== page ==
Death-Row Inmates Granted High Court Review

(CN) – The Supreme Court said Friday it will decide the fate of two death-row inmates whose cases hinge on procedural questions about ineffective legal assistance and court-appointed psychiatric experts.

James Edmund McWilliams Jr. challenges his death sentence for robbing, raping and killing convenience store clerk Patricia Reynolds in Tuscaloosa, Ala., in 1984.

Months before he murdered Reynolds, McWilliams attended couple’s therapy with his pregnant wife and underwent psychological testing, which found that he is “extremely disturbed” and “has much internal anxiety.”

While three doctors nevertheless concluded he was competent to stand trial, his defense counsel portrayed McWilliams during the penalty phase of his trial as someone who grew up with significant psychological problems. McWilliams and his mother testified that he sustained head injuries as a child and had a history of blacking out and hallucinating.

An expert appointed by the trial judge reported his findings simultaneously to the court, the prosecution and the defense two days before McWilliams’ sentencing hearing.

The expert diagnosed McWilliams with organic personality syndrome, but defense counsel did not have a chance to discuss the findings with the expert or learn what the diagnosis meant for the purposes of mitigation.

In July, McWilliams petitioned the U.S. Supreme Court for a writ of certiorari, arguing he was “precluded from meaningfully participating in the judicial sentencing hearing and did not receive a fair opportunity to rebut the state’s psychiatric experts.”

“Defense counsel had no opportunity to consult with the expert or have him review voluminous medical and psychological records that were not made available to the defense until the start of the sentencing hearing,” the petition states.

The Supreme Court agreed Friday to decide whether an expert helping an indigent defendant in his defense should be completely independent of the prosecution.

In another case, Erick Daniel Davila was convicted in 2009 of killing Annette Stevenson and her 5-year-old granddaughter, Queshawn Stevenson, at a 2008 birthday party in Fort Worth, Texas.

Davila, a member of the Bloods gang, opened fire on guests who were on the porch using a semiautomatic assault rifle.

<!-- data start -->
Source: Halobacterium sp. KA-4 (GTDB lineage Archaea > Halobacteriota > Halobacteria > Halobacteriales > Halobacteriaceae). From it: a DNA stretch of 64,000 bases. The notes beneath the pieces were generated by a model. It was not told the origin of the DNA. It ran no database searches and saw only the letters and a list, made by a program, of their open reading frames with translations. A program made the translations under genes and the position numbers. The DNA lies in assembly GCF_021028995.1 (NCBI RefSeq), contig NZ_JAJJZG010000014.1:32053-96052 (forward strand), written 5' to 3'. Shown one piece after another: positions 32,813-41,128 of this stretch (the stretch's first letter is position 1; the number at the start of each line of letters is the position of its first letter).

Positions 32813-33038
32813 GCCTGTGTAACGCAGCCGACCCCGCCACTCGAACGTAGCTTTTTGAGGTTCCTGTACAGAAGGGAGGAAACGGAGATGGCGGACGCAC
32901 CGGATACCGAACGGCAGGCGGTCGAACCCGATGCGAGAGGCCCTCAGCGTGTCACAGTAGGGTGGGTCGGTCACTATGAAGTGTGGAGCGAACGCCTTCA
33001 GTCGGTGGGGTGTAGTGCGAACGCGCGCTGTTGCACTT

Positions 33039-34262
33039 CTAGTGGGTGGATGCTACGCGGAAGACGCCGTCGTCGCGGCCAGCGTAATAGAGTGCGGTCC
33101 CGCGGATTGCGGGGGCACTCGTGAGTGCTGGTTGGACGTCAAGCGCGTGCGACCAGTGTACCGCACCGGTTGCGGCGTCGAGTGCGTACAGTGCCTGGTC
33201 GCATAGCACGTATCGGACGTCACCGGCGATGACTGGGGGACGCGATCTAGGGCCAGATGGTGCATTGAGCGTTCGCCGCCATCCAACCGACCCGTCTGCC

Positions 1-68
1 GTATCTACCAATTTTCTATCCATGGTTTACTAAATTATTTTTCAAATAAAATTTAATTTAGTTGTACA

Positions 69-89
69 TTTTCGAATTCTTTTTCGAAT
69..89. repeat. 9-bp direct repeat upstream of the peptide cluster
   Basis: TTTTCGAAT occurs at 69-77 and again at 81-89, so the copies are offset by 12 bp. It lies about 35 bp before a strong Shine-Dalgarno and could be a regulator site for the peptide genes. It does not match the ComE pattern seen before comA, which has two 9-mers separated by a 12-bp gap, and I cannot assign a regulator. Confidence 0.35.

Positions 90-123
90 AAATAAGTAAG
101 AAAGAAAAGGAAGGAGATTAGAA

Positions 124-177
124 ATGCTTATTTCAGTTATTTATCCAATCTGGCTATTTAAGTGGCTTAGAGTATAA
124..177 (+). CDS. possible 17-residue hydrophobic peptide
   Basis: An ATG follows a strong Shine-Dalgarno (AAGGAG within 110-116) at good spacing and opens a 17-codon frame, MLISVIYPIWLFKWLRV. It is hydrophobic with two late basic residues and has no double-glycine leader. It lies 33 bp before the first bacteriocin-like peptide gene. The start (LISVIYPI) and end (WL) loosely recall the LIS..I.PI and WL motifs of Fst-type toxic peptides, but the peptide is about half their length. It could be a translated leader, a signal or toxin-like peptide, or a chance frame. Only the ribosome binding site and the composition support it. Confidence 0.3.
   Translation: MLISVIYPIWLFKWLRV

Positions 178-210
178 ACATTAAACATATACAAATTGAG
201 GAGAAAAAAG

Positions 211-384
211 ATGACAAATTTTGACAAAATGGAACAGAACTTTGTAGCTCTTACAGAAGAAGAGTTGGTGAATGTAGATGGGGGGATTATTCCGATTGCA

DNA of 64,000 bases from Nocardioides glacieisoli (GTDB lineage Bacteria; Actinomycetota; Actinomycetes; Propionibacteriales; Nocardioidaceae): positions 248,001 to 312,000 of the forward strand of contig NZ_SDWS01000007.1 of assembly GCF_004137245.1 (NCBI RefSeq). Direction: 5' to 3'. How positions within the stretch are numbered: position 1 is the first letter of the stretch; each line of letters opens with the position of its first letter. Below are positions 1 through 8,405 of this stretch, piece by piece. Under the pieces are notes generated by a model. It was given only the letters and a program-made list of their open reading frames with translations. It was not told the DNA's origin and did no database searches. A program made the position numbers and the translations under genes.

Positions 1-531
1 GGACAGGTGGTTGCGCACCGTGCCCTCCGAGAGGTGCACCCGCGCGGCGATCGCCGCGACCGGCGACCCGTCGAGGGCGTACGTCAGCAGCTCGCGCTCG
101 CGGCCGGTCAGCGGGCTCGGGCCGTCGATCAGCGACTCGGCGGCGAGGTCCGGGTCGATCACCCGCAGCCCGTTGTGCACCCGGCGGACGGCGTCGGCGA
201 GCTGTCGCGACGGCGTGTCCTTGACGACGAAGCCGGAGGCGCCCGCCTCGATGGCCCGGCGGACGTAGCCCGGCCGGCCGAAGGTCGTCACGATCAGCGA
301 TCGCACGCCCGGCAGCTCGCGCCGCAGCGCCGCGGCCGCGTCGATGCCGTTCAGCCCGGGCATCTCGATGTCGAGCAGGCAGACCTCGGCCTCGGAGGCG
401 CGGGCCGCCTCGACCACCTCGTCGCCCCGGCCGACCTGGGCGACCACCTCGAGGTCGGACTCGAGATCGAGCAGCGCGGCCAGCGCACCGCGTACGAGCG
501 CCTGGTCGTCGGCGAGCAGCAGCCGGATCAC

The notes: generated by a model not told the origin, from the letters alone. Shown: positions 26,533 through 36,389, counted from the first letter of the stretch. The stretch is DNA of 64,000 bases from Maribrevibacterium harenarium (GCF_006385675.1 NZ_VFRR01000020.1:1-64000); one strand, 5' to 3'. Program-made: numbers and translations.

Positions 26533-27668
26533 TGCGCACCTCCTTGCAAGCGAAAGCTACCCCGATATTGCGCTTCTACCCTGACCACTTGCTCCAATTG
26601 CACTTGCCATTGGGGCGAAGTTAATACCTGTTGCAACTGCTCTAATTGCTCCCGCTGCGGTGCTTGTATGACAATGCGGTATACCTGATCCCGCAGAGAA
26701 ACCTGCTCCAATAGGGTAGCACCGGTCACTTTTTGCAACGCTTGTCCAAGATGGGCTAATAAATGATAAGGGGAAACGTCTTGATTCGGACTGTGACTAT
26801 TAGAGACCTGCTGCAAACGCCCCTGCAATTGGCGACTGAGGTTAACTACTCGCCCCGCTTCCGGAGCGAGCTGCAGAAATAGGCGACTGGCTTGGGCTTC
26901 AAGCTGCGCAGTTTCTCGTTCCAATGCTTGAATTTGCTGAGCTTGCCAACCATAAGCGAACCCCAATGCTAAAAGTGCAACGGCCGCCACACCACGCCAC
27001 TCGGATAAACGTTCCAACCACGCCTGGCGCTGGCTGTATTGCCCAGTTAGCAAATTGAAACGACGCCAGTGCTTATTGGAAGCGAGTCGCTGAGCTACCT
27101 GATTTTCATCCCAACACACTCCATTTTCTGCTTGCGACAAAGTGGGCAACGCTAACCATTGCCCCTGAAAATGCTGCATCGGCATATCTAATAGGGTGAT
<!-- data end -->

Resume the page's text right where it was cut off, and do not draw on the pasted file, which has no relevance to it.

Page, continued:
He confessed to driving by and deciding to “shoot ‘em up,” saying he was “trying to get the fat dude,” whose name he did not know. Multiple children and adults were shot, but only Stevenson and her granddaughter died from their injuries.

Prosecutors introduced aggravating evidence at Davila’s punishment phase, claiming he tried to escape from jail and committed another murder just two days before the birthday party shooting.

Unconvinced by the defense’s mitigation arguments, the jury returned a sentence of death. Davila’s requests for a writ of habeas corpus were denied by the trial court and the Texas Court of Criminal Appeals.

He then sought federal habeas corpus relief, arguing that his trial, appellate and state habeas counsel were ineffective. The district court denied him habeas relief and the Fifth Circuit denied him a certificate of appealability last May.

Davila filed a petition for writ of certiorari with the Supreme Court in September, arguing that the jury was improperly instructed on intent for capital murder. His attorneys argued he only intended to shoot his rival, not the grandmother and the little girl.

He argued the trial judge gave misleading jury instructions for intent, and his appellate counsel did not raise the charge-error claim. He also says his state habeas counsel did not raise the issue of ineffective appellate counsel.

Davila claims in his certiorari petition that a circuit split exists over whether defaulted ineffective assistance of appellate counsel claims can be considered in federal habeas court, based on two prior Supreme Court rulings – Martinez v. Ryan and Trevino v. Thaler.

On Friday, the Supreme Court agreed to answer whether the rule established in those cases – that ineffective state habeas counsel can overcome the procedural default of an ineffective assistance of trial counsel claim – also applies to procedurally defaulted ineffective assistance of appellate counsel claims.

Per its custom, the high court did not comment on its decision to take up Davila’s or McWilliams’ cases.